Referring now in detail to the accompanying drawings and, in particular, FIGS. 1, 2, 10, 12-14 and 16-18, therein illustrated is a generally conventional two-door, four or five passenger sedan or coupe, in which a collapsible, segmented, convertible hard top roof embodying the invention is incorporated. The car body includes a pair of body side panels 22, a pair of front doors 23, a pair of front fender panels 24, a hood 25, a front windshield 26 having a surrounding frame 27, and an upper tail or rear panel 28 (see FIG. 10). It further includes a passenger compartment composed of a front seat section having a pair of bucket seats 29 and a rear seat section having a pair of fold down rear seats 30.
The car body is also provided with a pair of rear side windows 31, each supported by a side window frame 32 so as to define a pair of side window panels. However, unlike the conventional construction, side window frames 32 are pivotably secured along their lower edge to body side panels 22 by means of a piano hinge 33. Hinge 33 has a lower hinge arm 34 secured to an interior vertical wall of panel 22 and an upper hinge arm 35 secured to the lower edge of frame 32, both by means of screws 26 (see FIG. 3). Hinge 33 is spring-loaded by means of an internally-disposed coil spring 37 which serves to maintain frames 32 in a generally upright position with respect to body side panels 22, with the upper arm 35 resting on a rubber seat 38. Of course, frames 32 can be pivoted inwardly and downwardly as shown by the arrows in FIG. 2 against the spring force (the purpose of which will be described in greater detail hereinafter).
As can be seen in FIG. 1, the car body is provided with a segmented hard top roof consisting essentially of a support bar 39 secured to the upper edge of front windshield frame 27, a front panel 40 and a rear panel 41 in which the rear window is incorporated. Front panel 40 serves as both a bridge and brace between support bar 39 and rear panel 41 and, as shown best in FIG. 8, is itself provided with structurally reinforcing braces 42 on the underside thereof. Also secured on the lower side of front panel 40 are two spaced-apart longitudinally-extending panel slide guides, each of which comprise a pair of opposing, spaced-apart C-shaped rails 43.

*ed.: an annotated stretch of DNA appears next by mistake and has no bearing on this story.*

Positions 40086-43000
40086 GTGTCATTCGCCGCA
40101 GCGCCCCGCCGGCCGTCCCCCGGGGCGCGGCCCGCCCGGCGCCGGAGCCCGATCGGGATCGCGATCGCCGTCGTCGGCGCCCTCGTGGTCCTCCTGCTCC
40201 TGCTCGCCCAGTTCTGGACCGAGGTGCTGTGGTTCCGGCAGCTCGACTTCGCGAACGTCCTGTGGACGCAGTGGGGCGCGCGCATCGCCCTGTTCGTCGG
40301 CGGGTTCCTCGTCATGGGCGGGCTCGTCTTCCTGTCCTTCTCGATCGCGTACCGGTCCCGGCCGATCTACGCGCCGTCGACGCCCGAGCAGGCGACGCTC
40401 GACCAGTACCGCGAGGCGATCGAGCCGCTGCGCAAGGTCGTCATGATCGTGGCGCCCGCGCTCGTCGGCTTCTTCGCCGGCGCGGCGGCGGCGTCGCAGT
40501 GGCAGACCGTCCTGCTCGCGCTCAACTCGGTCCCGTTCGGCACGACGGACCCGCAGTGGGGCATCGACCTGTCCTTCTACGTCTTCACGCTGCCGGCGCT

Associated with each pair of rails 43 are a pair of support and guide assemblies 44, which as shown in FIG. 7, each consist of a support block 45 and a slide guide block 46. Support block 45 has a generally box-shaped configuration and has a vertically extending T-shaped flange 47 extending outwardly from one lateral side thereof which is configured and dimensioned for sliding receipt in a complementary configured, vertically-extending T-shaped guide slot 47' provided in a lateral side of guide block 46. Guide block 46 is also provided with horizontally-extending, generally U-shaped guide slots 48 in the adjoining lateral sides thereof in which the lower arms of the C-shaped rails 43 may be slidably mounted. Guide block 46 also has a roller 49 projecting upwardly from its upper surface to assist the sliding of front panel 40 thereon.